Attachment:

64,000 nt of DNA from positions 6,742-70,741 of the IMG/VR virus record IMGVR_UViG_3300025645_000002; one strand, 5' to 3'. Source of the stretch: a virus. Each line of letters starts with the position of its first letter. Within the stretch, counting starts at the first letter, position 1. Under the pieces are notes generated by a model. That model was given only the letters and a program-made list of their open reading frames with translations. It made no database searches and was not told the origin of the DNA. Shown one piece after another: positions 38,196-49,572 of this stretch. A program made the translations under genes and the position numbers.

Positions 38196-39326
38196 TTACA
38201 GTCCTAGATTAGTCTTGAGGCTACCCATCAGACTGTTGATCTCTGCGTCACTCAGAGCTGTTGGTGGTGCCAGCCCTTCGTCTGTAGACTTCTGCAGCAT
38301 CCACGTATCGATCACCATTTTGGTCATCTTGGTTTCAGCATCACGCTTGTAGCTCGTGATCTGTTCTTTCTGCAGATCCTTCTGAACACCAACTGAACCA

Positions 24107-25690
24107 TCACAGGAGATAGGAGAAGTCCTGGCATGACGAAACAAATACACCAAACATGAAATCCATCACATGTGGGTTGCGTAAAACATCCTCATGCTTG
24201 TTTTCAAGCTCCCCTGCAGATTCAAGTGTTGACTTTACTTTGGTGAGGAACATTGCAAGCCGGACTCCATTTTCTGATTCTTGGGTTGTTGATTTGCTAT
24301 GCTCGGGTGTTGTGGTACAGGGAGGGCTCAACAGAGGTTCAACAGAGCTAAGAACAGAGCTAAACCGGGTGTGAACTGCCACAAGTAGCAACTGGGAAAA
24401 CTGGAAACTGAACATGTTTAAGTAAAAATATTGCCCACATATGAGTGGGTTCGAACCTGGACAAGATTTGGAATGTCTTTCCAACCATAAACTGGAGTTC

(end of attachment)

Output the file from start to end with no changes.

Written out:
64,000 nt of DNA from positions 6,742-70,741 of the IMG/VR virus record IMGVR_UViG_3300025645_000002; one strand, 5' to 3'. Source of the stretch: a virus. Each line of letters starts with the position of its first letter. Within the stretch, counting starts at the first letter, position 1. Under the pieces are notes generated by a model. That model was given only the letters and a program-made list of their open reading frames with translations. It made no database searches and was not told the origin of the DNA. Shown one piece after another: positions 38,196-49,572 of this stretch. A program made the translations under genes and the position numbers.

Positions 38196-39326
38196 TTACA
38201 GTCCTAGATTAGTCTTGAGGCTACCCATCAGACTGTTGATCTCTGCGTCACTCAGAGCTGTTGGTGGTGCCAGCCCTTCGTCTGTAGACTTCTGCAGCAT
38301 CCACGTATCGATCACCATTTTGGTCATCTTGGTTTCAGCATCACGCTTGTAGCTCGTGATCTGTTCTTTCTGCAGATCCTTCTGAACACCAACTGAACCA

Positions 24107-25690
24107 TCACAGGAGATAGGAGAAGTCCTGGCATGACGAAACAAATACACCAAACATGAAATCCATCACATGTGGGTTGCGTAAAACATCCTCATGCTTG
24201 TTTTCAAGCTCCCCTGCAGATTCAAGTGTTGACTTTACTTTGGTGAGGAACATTGCAAGCCGGACTCCATTTTCTGATTCTTGGGTTGTTGATTTGCTAT
24301 GCTCGGGTGTTGTGGTACAGGGAGGGCTCAACAGAGGTTCAACAGAGCTAAGAACAGAGCTAAACCGGGTGTGAACTGCCACAAGTAGCAACTGGGAAAA
24401 CTGGAAACTGAACATGTTTAAGTAAAAATATTGCCCACATATGAGTGGGTTCGAACCTGGACAAGATTTGGAATGTCTTTCCAACCATAAACTGGAGTTC